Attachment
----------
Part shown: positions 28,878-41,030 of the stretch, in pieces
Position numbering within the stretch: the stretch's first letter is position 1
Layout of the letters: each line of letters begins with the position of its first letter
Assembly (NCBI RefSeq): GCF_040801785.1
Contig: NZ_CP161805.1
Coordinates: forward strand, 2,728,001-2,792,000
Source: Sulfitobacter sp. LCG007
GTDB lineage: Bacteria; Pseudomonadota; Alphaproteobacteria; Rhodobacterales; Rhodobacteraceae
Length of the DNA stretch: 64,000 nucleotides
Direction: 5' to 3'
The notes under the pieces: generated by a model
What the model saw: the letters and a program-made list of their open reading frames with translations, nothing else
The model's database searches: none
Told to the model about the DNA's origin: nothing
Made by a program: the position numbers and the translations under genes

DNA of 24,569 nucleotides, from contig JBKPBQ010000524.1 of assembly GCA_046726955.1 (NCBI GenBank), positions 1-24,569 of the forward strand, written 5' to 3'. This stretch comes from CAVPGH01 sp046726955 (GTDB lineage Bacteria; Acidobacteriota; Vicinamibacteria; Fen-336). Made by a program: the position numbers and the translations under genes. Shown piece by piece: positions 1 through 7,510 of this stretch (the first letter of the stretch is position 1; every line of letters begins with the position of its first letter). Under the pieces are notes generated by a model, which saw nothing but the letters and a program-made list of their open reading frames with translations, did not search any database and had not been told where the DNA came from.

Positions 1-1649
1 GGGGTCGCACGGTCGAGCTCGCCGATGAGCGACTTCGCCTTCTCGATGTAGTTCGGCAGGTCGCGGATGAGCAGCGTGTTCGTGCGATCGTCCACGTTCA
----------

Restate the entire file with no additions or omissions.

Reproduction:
Part shown: positions 28,878-41,030 of the stretch, in pieces
Position numbering within the stretch: the stretch's first letter is position 1
Layout of the letters: each line of letters begins with the position of its first letter
Assembly (NCBI RefSeq): GCF_040801785.1
Contig: NZ_CP161805.1
Coordinates: forward strand, 2,728,001-2,792,000
Source: Sulfitobacter sp. LCG007
GTDB lineage: Bacteria; Pseudomonadota; Alphaproteobacteria; Rhodobacterales; Rhodobacteraceae
Length of the DNA stretch: 64,000 nucleotides
Direction: 5' to 3'
The notes under the pieces: generated by a model
What the model saw: the letters and a program-made list of their open reading frames with translations, nothing else
The model's database searches: none
Told to the model about the DNA's origin: nothing
Made by a program: the position numbers and the translations under genes

DNA of 24,569 nucleotides, from contig JBKPBQ010000524.1 of assembly GCA_046726955.1 (NCBI GenBank), positions 1-24,569 of the forward strand, written 5' to 3'. This stretch comes from CAVPGH01 sp046726955 (GTDB lineage Bacteria; Acidobacteriota; Vicinamibacteria; Fen-336). Made by a program: the position numbers and the translations under genes. Shown piece by piece: positions 1 through 7,510 of this stretch (the first letter of the stretch is position 1; every line of letters begins with the position of its first letter). Under the pieces are notes generated by a model, which saw nothing but the letters and a program-made list of their open reading frames with translations, did not search any database and had not been told where the DNA came from.

Positions 1-1649
1 GGGGTCGCACGGTCGAGCTCGCCGATGAGCGACTTCGCCTTCTCGATGTAGTTCGGCAGGTCGCGGATGAGCAGCGTGTTCGTGCGATCGTCCACGTTCA